Morocco announced on Sunday June 21 a new phase of deconfinement as from Thursday June 25 with the reopening of cafes, restaurants and sports halls as well as the resumption of domestic tourism and intercity travel.
Hotels, shopping malls and hammams will be able to reopen from Thursday 25 June, provided that they do not exceed 50% of their capacity, the Ministries of the Interior, Health and Industry have indicated in a joint press release. Road, rail and air transport – for domestic flights only – will resume on the same date. With summer now in place, the beaches will once again be accessible to the public, although with the “obligation to respect physical distance”.
All shops will now be able to stay open after 8 p.m., according to the same source. The restrictive measures, in force since mid-March to combat the new coronavirus pandemic, had already been relaxed in two stages. This new phase of the “plan to ease containment” takes into account “the changing epidemiological situation” and “the requirements for a gradual return to normal life,” the authorities said.
Morocco, a country of 35 million inhabitants, appears relatively spared by the pandemic with a total of 9,957 contaminations, of which 8,249 cures and 213 deaths officially recorded. This relaxation does not, however, concern half a dozen cities, which remain subject to restrictions. A few rural communes in the west of the country have also been placed under quarantine since Friday’s outbreaks in strawberry farms.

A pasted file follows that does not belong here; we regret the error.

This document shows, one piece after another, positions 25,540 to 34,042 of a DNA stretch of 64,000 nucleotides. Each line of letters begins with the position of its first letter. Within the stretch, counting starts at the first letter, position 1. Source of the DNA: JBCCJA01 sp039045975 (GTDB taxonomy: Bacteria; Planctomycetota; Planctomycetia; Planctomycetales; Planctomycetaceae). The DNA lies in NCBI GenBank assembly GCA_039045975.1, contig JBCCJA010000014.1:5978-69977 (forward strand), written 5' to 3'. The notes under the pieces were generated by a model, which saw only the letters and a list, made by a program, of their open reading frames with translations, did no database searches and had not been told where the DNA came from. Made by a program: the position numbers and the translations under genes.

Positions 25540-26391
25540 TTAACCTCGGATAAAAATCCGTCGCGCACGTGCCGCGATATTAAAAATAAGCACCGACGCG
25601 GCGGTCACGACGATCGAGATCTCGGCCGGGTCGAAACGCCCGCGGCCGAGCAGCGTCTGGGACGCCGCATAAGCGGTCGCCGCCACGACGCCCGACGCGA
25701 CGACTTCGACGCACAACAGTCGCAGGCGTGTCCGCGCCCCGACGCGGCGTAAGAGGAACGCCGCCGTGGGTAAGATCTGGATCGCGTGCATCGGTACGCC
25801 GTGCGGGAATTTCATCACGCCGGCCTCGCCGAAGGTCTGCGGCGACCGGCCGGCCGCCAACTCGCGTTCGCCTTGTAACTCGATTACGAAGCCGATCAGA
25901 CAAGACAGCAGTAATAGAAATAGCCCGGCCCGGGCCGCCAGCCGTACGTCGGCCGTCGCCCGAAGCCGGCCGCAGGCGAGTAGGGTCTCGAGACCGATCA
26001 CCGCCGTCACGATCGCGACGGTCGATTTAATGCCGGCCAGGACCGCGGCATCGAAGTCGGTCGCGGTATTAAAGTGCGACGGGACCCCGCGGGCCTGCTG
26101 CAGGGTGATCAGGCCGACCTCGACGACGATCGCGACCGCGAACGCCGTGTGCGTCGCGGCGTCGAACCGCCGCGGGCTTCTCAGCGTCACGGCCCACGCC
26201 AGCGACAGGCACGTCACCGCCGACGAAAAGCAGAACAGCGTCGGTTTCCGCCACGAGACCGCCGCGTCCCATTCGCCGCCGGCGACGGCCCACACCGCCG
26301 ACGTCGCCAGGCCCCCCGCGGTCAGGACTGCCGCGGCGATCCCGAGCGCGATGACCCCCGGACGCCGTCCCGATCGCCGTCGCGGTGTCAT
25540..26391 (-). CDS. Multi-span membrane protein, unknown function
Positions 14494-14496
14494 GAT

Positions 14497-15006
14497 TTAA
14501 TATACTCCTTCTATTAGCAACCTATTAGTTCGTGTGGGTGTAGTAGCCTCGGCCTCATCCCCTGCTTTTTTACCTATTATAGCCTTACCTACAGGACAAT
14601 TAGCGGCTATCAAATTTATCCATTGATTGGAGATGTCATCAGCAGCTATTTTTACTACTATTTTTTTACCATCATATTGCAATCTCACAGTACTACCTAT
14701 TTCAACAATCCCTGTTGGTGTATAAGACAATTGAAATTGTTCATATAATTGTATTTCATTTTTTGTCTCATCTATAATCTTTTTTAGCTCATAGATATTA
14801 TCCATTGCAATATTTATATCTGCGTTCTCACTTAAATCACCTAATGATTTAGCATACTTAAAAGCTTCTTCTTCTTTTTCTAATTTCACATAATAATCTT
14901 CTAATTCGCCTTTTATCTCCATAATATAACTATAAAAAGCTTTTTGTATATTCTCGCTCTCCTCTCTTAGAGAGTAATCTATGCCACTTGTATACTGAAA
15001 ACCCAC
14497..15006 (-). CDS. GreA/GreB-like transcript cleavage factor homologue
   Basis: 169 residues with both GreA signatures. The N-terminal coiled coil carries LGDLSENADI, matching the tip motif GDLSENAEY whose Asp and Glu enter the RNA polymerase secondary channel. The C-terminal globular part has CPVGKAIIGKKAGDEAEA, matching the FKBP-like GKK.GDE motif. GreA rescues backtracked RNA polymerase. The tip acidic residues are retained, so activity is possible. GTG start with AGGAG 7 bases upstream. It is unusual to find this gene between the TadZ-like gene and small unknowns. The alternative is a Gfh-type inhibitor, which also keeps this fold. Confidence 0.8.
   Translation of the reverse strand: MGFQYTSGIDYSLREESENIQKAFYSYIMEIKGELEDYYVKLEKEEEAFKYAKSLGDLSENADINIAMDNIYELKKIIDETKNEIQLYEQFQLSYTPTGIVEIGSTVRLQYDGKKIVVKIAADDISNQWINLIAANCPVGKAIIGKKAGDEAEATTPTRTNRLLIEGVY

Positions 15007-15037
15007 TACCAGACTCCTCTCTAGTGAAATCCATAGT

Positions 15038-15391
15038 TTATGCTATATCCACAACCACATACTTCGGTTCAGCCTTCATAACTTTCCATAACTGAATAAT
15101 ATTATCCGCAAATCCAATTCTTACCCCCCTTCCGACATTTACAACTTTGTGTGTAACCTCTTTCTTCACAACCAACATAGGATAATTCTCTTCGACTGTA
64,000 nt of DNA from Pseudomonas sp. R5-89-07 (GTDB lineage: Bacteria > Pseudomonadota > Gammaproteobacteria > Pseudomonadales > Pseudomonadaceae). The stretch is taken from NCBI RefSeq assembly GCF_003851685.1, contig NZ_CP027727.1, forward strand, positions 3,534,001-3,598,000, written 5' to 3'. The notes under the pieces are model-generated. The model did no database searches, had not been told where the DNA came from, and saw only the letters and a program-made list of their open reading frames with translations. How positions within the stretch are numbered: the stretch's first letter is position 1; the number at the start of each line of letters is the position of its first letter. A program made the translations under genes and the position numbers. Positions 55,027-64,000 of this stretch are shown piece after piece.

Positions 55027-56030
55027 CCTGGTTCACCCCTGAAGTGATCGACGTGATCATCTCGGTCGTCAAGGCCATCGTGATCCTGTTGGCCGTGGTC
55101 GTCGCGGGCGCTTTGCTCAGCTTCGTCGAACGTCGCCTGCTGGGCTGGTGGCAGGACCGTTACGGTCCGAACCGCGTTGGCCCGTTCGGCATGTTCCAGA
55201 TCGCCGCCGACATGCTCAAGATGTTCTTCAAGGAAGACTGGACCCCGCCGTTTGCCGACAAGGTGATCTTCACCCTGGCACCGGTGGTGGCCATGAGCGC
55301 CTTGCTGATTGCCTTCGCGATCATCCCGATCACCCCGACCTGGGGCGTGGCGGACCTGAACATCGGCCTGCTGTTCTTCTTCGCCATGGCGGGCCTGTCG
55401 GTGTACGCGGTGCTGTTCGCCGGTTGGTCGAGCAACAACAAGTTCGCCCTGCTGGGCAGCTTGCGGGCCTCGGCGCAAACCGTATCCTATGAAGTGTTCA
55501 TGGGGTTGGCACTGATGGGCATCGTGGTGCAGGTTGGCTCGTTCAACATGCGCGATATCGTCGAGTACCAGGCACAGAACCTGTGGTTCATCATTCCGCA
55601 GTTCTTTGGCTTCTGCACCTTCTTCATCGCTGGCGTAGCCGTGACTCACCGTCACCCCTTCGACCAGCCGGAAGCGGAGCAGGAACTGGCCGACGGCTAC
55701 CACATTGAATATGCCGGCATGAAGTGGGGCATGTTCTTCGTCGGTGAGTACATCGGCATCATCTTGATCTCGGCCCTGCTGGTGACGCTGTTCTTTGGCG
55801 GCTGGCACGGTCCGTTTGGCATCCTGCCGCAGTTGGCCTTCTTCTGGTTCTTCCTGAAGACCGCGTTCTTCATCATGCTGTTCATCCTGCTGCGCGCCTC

With the maintenance of the state of health emergency until 10 July, the wearing of masks remains compulsory throughout the country, gatherings are forbidden, and museums, cinemas, theatres and public swimming pools are closed. The measures of distancing and hygiene rules will remain in force, and “in the event of new outbreaks” of contamination, “all measures will be taken to contain them,” the authorities stress.
No announcement has been made on the date for the reopening of the borders, which have been locked since mid-March, while tourism, a key sector of the Moroccan economy, is plunged into an unprecedented crisis. Operators are relying on domestic tourism to mitigate their losses.